“Oblivion” is too normal a term for what was and still is happening in “post-communism,” in that famous “transition” to primordial, predatory, or Raub capitalism without a human face in the whole of the ex-Soviet bloc plus Yugoslavia. The counterrevolutions may have in some cases (not in most of ex-Yugoslavia) been velvet ones, but for the most part they always had an iron fist consisting of military violence and financial reengineering toward scarcity and dependence on private funding: in brief, a violence dependent on tanks and banks.

Of whom and of what are we contemporaries? What does it mean to be contemporary? —Giorgio Agamben 1 According to common-sense understanding, defining what we mean by the “contemporary” in art presents few problems: anything being produced in the present is always contemporary, and by the same token all art must necessarily have been contemporary at the time of its production and/or initial reception. This much is clear. It is also clear, however, that the phrase...

The word “propaganda” originates from biology, literally referring to the reproduction and duplication—the propagation—of plants and animals. In this time of catastrophe on earth and corporate and nationalist schemes to export that very same catastrophe to other living worlds, Haraway’s rethinking of propaganda offers a precondition for collective survival and the perseverance of new socialist forms of living. Neo-constructivist, cosmist, and assemblist training camps and biospheres: these are the terms for a morphological vocabulary of a hyperempathic propaganda art that makes living worlds of comradeship in deep past, deep present, and deep future imaginable and realizable.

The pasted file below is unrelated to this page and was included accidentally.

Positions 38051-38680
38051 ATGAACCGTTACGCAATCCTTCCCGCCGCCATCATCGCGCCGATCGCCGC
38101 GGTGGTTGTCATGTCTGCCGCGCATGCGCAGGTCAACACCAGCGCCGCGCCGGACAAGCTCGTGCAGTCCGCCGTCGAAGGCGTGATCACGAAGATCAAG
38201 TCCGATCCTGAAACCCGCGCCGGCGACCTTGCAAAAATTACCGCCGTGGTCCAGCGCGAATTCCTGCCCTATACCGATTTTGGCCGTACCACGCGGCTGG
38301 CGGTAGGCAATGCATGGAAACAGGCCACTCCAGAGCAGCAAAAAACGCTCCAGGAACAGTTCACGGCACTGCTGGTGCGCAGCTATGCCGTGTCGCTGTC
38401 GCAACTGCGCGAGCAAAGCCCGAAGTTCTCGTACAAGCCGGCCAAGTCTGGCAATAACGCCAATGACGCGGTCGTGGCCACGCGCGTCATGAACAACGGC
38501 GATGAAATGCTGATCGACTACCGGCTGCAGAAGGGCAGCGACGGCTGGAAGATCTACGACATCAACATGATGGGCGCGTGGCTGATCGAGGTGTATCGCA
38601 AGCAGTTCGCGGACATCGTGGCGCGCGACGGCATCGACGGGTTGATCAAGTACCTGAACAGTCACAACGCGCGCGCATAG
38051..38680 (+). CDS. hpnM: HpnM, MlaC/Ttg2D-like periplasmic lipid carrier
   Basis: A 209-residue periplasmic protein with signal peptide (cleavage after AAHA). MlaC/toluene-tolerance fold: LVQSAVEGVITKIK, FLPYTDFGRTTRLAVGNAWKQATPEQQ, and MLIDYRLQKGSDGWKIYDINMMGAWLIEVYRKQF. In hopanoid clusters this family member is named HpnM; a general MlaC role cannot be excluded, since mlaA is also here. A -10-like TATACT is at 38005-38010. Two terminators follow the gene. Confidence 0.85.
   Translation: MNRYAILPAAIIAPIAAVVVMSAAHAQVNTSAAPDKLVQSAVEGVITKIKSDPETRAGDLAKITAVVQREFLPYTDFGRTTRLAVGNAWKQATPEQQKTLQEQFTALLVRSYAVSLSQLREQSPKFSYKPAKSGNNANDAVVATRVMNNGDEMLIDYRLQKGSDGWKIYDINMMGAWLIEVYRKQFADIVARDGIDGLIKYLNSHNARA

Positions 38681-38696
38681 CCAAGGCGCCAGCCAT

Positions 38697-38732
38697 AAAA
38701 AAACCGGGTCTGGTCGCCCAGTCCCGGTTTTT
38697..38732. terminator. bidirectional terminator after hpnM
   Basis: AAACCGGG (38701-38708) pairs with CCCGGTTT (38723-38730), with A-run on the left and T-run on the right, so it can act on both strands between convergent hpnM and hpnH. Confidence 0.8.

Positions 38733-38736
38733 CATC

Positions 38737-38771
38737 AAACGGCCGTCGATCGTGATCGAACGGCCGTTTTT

Can the Cognitariat Speak?
Isabelle Bruno and Christopher Newfield
Isabelle Bruno is a French political scientist who has written on the range of mechanisms used by the European Union to regulate and redefine the public sector. 1 Christopher Newfield is an American cultural studies scholar who has written about innovation and the fate of public higher education, including the “budget wars” over the arts and humanities. 2 They met as co-panelists at a conference in Toulouse in the fall of 2008. Organized by the association Sauvons la Recherche, the...
We live in a moment of profound cultural deceleration. The first two decades of the current century have so far been marked by an extraordinary sense of inertia, repetition, and retrospection, uncannily in keeping with the prophetic analyses of postmodern culture that Fredric Jameson began to develop in the 1980s. Tune the radio to the station playing the most contemporary music, and you will not encounter anything that you couldn’t have heard in the 1990s. Jameson’s claim that postmodernism...

Some scenes you never return from the morbid imagining of, like the love song of Martin Heidegger and Hannah Arendt, even if you know that neither the task of universal good nor the project of demolishing evil (including current evil) will be moved ahead a millimeter by morbid fantasies. I need to figure out what to do with my treasured, honed perversity and the tradition (from the Marquis de Sade through Genet, Hervé Guibert, and Foucault) that celebrates perversity and finds revolutionary seeds in it. What will you do with those seeds right now? Are they stale in the hand? Will perversity help us now?

Faceless Man
Words by Hu Fang
Illustrations by Mojo Wang

“You meet the faceless man in a very ordinary setting...”